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Lucasfilm Games

Lucasfilm’s legacy in gaming stretches back decades. And with Lucasfilm and the galaxy far, far away entering a new and unprecedented phase of creativity, so will the world of Lucasfilm Games — developed in collaboration with the finest studios across the industry. is thrilled to reveal that Lucasfilm Games is now the official identity for all gaming titles from Lucasfilm, a name that encompasses the company’s rich catalog of video games and its eye toward the future. To mark this new era, Lucasfilm Games has launched social channels on Twitter (@LucasfilmGames) and Facebook (@LucasfilmGames), which will deliver breaking news and more directly to fans. You can watch a special sizzle reel celebrating the history of games from Lucasfilm below; the Lucasfilm Games logo, featured above, will appear in all future Lucasfilm Games titles.

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Last movie seen

jedi_bendu said:

I’ve a fond memory of seeing North by Northwest in the cinema for the first time. (A few years ago, not 1959) The films you see in the big screen surely have a bigger impact on you. So many iconic scenes! Needs a rewatch I think.

Haha, definitely! So many iconic scenes indeed. I especially liked the quieter moments when they were on the train together and he was hiding. Such subtle humour!

I’m also glad you enjoyed Your Name. It’s really good. I need to watch it again I think though to fully get it. Mr. Smith Goes to Washington I only vaguely remember seeing it when in school. I’d be very curious to how it goes now. I’ll definitely have to check out A Silent Voice. I really want to get more into anime. I’ve only ever watched Pokemon and a couple of the more commercially popular franchises.

Return of the Jedi: The "Lightman" Mystery

jedi_bendu said:

Well, I’ve found something.

Courtesy of my cousin, one of my christmas gifts was ‘The Star Wars Archives. 1977-1983’ by Paul Duncan. I was just reading through it and came across this photo; as it’s from LFL archives, I doubt I’ll find it online, so I took a photo of it.

The caption for the image reads: “Han, Luke, and Chewbacca surrounded by Gamorrean guards. In the background right a man-in-lights walks by, as reference for the Lava Man creature, which was not included in the movie.”

So, it’s a ‘lava man’. They MUST have had concept art for that… what the hell does a creature made out of lava look like??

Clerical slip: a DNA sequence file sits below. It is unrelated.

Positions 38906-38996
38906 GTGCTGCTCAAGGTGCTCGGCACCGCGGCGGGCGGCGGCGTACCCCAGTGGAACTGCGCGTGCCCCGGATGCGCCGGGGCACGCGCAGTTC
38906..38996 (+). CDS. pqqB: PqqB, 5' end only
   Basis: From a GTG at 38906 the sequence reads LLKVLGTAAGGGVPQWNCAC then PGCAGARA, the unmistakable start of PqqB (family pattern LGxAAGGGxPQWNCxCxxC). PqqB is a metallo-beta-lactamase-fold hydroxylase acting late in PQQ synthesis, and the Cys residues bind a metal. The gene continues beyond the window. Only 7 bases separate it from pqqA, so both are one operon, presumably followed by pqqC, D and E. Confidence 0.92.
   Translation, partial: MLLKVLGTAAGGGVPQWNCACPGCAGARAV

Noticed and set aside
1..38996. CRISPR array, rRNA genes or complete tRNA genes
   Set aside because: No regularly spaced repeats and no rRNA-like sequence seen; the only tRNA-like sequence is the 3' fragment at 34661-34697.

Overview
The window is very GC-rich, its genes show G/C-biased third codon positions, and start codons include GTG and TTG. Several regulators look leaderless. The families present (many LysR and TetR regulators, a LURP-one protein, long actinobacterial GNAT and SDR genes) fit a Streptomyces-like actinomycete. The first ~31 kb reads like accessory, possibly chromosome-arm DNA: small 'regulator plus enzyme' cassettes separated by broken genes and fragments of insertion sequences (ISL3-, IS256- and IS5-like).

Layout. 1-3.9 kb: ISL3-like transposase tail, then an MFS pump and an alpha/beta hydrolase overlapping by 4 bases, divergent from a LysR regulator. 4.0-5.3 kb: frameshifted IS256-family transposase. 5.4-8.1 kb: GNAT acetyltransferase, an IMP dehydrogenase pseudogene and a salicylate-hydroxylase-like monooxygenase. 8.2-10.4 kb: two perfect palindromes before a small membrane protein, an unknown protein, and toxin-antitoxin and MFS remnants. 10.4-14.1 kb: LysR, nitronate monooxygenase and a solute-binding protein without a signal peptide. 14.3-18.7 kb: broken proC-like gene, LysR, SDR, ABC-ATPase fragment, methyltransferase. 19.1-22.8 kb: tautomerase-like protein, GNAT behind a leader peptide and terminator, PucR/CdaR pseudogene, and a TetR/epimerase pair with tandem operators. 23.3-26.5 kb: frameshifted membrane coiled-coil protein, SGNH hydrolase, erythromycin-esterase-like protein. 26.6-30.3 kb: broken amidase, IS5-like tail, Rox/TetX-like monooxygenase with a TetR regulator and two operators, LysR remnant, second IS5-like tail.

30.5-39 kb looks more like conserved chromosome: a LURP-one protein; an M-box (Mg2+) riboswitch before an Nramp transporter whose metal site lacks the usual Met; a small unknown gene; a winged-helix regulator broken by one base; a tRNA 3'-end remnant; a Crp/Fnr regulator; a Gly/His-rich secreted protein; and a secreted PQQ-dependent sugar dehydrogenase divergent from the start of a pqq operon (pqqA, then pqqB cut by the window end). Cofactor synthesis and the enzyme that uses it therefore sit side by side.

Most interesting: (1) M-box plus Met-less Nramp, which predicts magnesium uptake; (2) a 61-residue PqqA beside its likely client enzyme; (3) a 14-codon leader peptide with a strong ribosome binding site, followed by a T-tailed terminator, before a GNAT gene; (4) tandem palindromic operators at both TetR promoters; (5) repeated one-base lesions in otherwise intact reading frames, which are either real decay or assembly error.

That’s really cool.

And …

Opinions Change

imperialscum said:

Stardust1138 said:

See J.W. Rinzler’s conversation with Rick Worley for more details.

Great interview, thanks for sharing.

Stardust1138 said:

George had nearly all of The Empire Strikes Back written before Lawerence Kasdan polished it up. See J.W.

Well that was already known and Rinzler discussed it in detail in his book. Even Kasdan basically confirmed that by saying: “The structure of the story was all there–it was the skeleton for a movie. What was needed was the flesh and the muscle.”

My pleasure!

Absolutely. Unfortunately though not many people realise just how much George contributed to it. There’s a lot of misinformation out there.

Opinions Change

“It’s not deliberately camp. I made the film in a 1930s style. It’s based on a Saturday matinee serial from the 1930s, so the acting style is very 30s, very theatrical, very old-fashioned. Method acting came in in the 1950s and is very predominant today. I prefer to use the old style. People take it different ways, depending on their sophistication.”

It’s supposed to be musical and designed in lyrical tone. Star Wars dialogue with George was always designed to be like old cinema.

And to clear up a couple of misconceptions.

George had nearly all of The Empire Strikes Back written before Lawerence Kasdan polished it up. See J.W. Rinzler’s conversation with Rick Worley for more details.

Harrison Ford may have had misgivings about the dialogue but he did think it worked. He said as much to Time back in 1977. You can see the quote on Mike Klimo’s Instagram.

George Lucas's Sequel Trilogy

Whose to say they’re seperate treatments? They could be part of the same story treatment as the Whills storyline but he didn’t feel the need to address it further since he already discussed it with James Cameron.